Jump to content

Trishalishus PhD, CNS

CAMHS, acute psych,

Above all, be kind: Love (1) Fear (0)

Member Member
  • Joined:
  • Last Visited:
  • 127


  • 1


  • 6,614


  • 0


  • 0


Trishalishus has 10 years experience as a PhD, CNS and specializes in CAMHS, acute psych,.

“Nothing real can be threatened. Nothing unreal exists.”

Trishalishus's Latest Activity

  1. Trishalishus

    What to look out for as a PCA in The Psychiatric/Behavioral Unit

    Be real, be humble, be careful. Don’t *** these kids - they’ll write you off if you’re a fake. It’s ok to be nervous. Don’t pretend to knowledge or wisdom you don’t have. If they know you’re new, they’ll understand. But they’ll still try and take advantage of it - coz that’ s what kids do. Set self- and other-respecting boundaries. you are not their friend. You cannot be their friend. Aim for respectful, compassionate adult. Keep your trap shut and listen. Don’t give advice. Listen. Empathise. Listen some more. Offer to play cards or do colouring in or play music with them. Don’t judge and don’t try to pretend a wisdom you lack. Listen. Watch your back and take care not to provide them with a weapon (risk of dsh) eg can lid, other sharp things.
  2. Trishalishus

    Need a psychiatric nurse to interview!

    Are you satisfied with your choice of career? Why? Yes, because it fits with my values. What do you like most about your job? What would you change if you could? I like that I am helping others to improve their quality of life by teaching them psychosocial skills and by providing psychotherapy and family therapy that supports my clients to become more empowered, more personally efficacious, and more able to experience satisfaction, self-esteem and perhaps happiness. I am also intellectually stimulated by the complexity of diagnosis and treatment planning and delivery in a field I find endlessly fascinating. I enjoy the respect of my colleagues and being one if a team of people who give a damn and are working to make the world a better place. I do not like the fact that in public health we are under-resourced and burn-out is an ever-present spectre. Besides experience and education, what would you look for in an applicant for your position? Passion, intelligence, emotional intelligence, compassion, willingness, work ethic Do you see your job being affected by future downsizing, mergers, or technology? Please explain. Downsizing is a happening thing, because demand is growing but resources are not. Govt money in Australia is being siphoned into the private sector by ’celebrity’-influencers. The private sector is under-trained to manage the additional levels of patient-related risk and so calls more on my Service for support. Vicious downward spiral ensues. What is your advice for me as a student in nursing? Don’t let jaded older nurses steal your passion or influence your behaviour. It is their cynical expression of faded dreams and over-worked spiritual bone-weariness. Avoid such nurses and find the ones who are first and second kind to you and kind to their patients. Get advanced training in your speciality as soon and as much as you can so that you can get out of the wards and into the community. Aim for NP. Good luck!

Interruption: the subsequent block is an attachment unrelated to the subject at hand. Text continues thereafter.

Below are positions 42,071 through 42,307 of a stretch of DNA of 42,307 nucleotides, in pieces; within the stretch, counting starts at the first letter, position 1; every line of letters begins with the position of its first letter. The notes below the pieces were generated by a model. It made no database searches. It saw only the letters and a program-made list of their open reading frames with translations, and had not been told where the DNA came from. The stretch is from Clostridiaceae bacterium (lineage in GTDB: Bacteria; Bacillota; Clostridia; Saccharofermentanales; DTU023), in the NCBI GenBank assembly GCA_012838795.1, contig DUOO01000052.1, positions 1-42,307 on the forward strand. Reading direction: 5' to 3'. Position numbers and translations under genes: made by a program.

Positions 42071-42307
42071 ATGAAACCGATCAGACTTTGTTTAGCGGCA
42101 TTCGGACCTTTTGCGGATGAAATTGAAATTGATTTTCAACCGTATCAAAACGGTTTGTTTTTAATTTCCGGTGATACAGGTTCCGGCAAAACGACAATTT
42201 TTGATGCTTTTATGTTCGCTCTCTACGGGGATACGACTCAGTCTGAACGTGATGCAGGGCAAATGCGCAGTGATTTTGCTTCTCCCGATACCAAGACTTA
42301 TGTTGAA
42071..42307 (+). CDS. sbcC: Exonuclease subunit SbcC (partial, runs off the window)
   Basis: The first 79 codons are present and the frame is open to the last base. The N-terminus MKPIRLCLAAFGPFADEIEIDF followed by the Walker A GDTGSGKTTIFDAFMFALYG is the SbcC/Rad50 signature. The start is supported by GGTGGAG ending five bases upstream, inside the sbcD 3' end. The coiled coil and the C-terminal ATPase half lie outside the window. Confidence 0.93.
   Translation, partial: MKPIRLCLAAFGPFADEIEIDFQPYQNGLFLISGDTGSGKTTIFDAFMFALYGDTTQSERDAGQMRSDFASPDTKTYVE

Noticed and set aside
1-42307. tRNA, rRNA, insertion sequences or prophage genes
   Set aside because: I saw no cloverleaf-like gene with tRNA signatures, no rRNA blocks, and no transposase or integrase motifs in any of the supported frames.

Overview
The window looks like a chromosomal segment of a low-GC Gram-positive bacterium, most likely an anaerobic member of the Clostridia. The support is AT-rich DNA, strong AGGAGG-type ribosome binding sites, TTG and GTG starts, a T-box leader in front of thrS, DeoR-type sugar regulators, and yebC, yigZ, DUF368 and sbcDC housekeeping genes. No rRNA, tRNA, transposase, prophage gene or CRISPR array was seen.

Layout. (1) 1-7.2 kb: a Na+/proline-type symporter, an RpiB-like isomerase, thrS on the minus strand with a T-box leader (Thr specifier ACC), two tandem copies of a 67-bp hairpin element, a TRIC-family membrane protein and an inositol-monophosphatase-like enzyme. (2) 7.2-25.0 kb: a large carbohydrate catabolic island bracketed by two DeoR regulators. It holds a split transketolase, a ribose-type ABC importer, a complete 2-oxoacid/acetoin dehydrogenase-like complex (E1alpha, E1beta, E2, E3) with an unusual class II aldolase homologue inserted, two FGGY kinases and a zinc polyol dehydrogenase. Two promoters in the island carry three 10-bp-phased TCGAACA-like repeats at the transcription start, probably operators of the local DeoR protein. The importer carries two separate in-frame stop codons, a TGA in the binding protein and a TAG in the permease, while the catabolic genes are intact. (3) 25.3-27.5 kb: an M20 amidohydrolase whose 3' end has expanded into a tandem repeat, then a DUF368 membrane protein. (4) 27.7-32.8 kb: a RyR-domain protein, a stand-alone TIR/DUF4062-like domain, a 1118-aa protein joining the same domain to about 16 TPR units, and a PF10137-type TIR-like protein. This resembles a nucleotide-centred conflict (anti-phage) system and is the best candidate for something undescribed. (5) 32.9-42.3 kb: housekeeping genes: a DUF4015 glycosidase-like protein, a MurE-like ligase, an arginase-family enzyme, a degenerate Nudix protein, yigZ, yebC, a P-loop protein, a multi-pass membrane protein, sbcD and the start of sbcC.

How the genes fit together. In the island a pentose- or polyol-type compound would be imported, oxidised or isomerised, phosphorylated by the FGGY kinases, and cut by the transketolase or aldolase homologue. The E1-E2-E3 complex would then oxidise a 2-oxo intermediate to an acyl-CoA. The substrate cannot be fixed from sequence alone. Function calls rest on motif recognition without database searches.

3. Trishalishus

    Student caught stealing....

    Interesting for me watching how it has been almost unanimous amongst the responders - who all appear to be from the USA - that this young woman deserves a harsh punitive response. There have been precious few posters who have shown mercy, compassion, a lack of self-righteousness, some kind of demonstration that there might be extenuating circumstances etc.... what is shocking to me, as a mental health professional from another country, is: 1) how overwhelming your reverence for the "almighty dollar" appears to be - for the loss of $114 a career is to be lost (and I am not interested in hearing about how dangerous she is to patient safety - that's a furphy to justify your "cut off her hands" responses) 2) what is such an indecisive person doing in such an important position of authority to be coming onto a gossipy site like this to ask how to behave in such a weighty matter? The OP would perhaps benefit from some quiet reflection and some stand-up-and-be-counted decision-making of your own. Use this as an opportunity to grow as a teacher and supervisor: think through the issues yourself and then advise/discuss the matter with your own supervisor
  4. Trishalishus

    Caring nurse turned Raging *****

    Hi Lola I agree with Moogie (Hi Moogie). Here are my suggestions: 1. Time management skills - learn how, fast. 2. See a doc to check for any underlying conditions. 3. Learn how to set boundaries - all that overtime suggests a need, here. 4. Stress management - e.g. relaxation and mindfulness exercises - need to practise daily - if you don't learn to de-stress your cortisol will kill you! 5. Sit down with your best friend or a notebook and figure out a) where/why it is going wrong for you (you then know what else you need to change) and b) where you want to go in your life and in your career in nursing. You can then work to a plan. Take control sooner rather than later, Lola. Best wishes Trish
  5. Trishalishus

    Borderline Personality Disorder on the Behavioral Unit